"After I dragged Andy clear I went back. I got the gunner's headsets, banged them on, and gave a situation report. The plane came back again. I began to see sparks hitting the ground and around my legs.

"Andy got hit again. I just stayed with him and he was well out of it. Then I suddenly felt a hard kick. I thought I had hurt Andy and it was him kicking out in pain. But then I felt warm wet feeling in the back of my legs and then my arse. There was blood spurting everywhere, I realised I had been hit by shrapnel. I thought for minute, I could die. But, of course, it was just an injury."

Tpr Finney was flown home for treatment with Lance Corporal Steven Gerrard, 33, and 25-year-old Lieutenant Alex MacEwan, all injured by the American aircraft.

Recalling the incident, L/Cpl Gerrard said later: "The kit had been provided by the Americans. They have said if you put this kit on you won't get shot. We can identify a friendly vehicle from 1,500m. Yet you've got an A10 with advanced technology and he can't use a thermal sight to identify whether a tank is friend or foe. It's ridiculous. Combat is what I've been trained for. I can command my vehicle. I can keep it from being attacked. What I have not been trained to do is look over my shoulders to see whether an American is shooting at me.

"There were civilians around. There was a boy of about 12 years old. He was no more than 20m away when the Yank opened up. The man had no regard for human life."

Lt MacEwan also remembered seeing local people trying to surrender when the attack started. "You could see white flags above the bank ... I stuck my hand up and waved at them." Then he heard the chilling sounds of the distinctive and relentless rattle of the A10's anti-tank cannon.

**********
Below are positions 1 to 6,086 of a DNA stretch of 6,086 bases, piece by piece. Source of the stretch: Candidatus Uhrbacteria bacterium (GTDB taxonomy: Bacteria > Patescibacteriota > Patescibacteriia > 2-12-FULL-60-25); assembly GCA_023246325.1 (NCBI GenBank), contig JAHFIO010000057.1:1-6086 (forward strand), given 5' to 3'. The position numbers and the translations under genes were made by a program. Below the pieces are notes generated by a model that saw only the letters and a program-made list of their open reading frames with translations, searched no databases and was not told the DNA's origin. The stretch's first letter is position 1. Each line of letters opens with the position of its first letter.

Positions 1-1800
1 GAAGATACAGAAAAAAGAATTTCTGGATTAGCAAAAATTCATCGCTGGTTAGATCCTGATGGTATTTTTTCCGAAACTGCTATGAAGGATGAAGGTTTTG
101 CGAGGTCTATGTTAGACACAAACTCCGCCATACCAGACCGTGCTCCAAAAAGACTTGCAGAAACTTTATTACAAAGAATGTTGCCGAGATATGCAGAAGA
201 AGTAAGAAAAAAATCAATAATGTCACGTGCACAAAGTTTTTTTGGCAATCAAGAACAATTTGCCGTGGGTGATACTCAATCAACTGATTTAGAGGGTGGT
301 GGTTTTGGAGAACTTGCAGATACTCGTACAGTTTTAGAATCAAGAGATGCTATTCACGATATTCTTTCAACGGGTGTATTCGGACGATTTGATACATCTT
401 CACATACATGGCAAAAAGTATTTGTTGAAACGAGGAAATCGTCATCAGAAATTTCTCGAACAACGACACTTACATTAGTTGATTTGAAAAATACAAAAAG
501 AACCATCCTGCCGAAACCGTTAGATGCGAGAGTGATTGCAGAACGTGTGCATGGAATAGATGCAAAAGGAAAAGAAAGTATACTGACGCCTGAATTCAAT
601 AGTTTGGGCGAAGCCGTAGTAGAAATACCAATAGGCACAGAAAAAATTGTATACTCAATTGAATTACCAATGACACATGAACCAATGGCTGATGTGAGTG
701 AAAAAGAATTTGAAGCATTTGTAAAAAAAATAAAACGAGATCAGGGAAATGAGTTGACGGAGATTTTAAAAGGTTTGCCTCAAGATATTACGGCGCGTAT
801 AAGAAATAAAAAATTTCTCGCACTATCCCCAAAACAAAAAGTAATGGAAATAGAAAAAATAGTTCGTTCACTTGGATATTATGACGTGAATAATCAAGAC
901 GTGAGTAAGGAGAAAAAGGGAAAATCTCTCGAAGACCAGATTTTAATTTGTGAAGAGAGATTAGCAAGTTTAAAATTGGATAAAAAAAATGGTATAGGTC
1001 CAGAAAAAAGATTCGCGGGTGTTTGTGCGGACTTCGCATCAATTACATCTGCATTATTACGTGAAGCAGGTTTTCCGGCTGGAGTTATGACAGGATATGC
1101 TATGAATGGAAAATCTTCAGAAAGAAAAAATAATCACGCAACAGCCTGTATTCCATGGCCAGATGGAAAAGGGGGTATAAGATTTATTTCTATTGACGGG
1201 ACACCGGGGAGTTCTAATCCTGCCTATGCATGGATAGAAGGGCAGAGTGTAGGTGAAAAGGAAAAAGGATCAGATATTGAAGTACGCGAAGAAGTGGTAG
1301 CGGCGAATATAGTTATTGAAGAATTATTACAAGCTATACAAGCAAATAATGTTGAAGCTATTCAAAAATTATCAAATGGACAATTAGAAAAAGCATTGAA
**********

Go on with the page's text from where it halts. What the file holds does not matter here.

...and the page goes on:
He said: "I will never forget that noise as long as I live. It is a noise I never want to hear again. There was no gap between the bullets. I heard and I froze. The next thing I knew was the turret erupting with white light everywhere; heat and smoke. I felt I was going to burn to death. I just shouted 'Reverse, reverse.'

Then I saw the A10 coming again and I just ran. He was about 500m away when he started firing. On the back of one of the vehicles was a Union Jack. It's about 18 inches wide by 12 inches. To fire, the pilot had to look through his magnifying optics. How could he not see the Union Jack?"

Honoured few

Officials who came under critical scrutiny in the Hutton inquiry into the death of Dr David Kelly are also honoured.

* Julian Miller, the head of the Cabinet Office assessment staff who played a key role in compiling the discredited Iraq arms dossier is created CB.

* Kate Wilson, the chief press officer at the Ministry of Defence, who was involved in the strategy which led to Dr Kelly's identity being disclosed to the media, is appointed OBE.

Ms Wilson was supposed to provide support for Dr Kelly in dealing with the media. The inquiry heard that she telephoned him after his name had already been confirmed to the press, saying the scientist and his wife had 10 minutes to leave their home before journalists descended.

* Colonel Tim Collins, who was investigated for alleged war crimes during the Iraq war, but cleared after an MoD investigation, is appointed OBE. The investigation into Col Collins began after an American officer accused him of mistreating Iraqi prisoners.

Commenting on his award, the Ministry of Defence said: "Colonel Collins' personal contribution to the success of Operation Telic has been immense, innovative, sustaining, unstinting and selfless."

Comments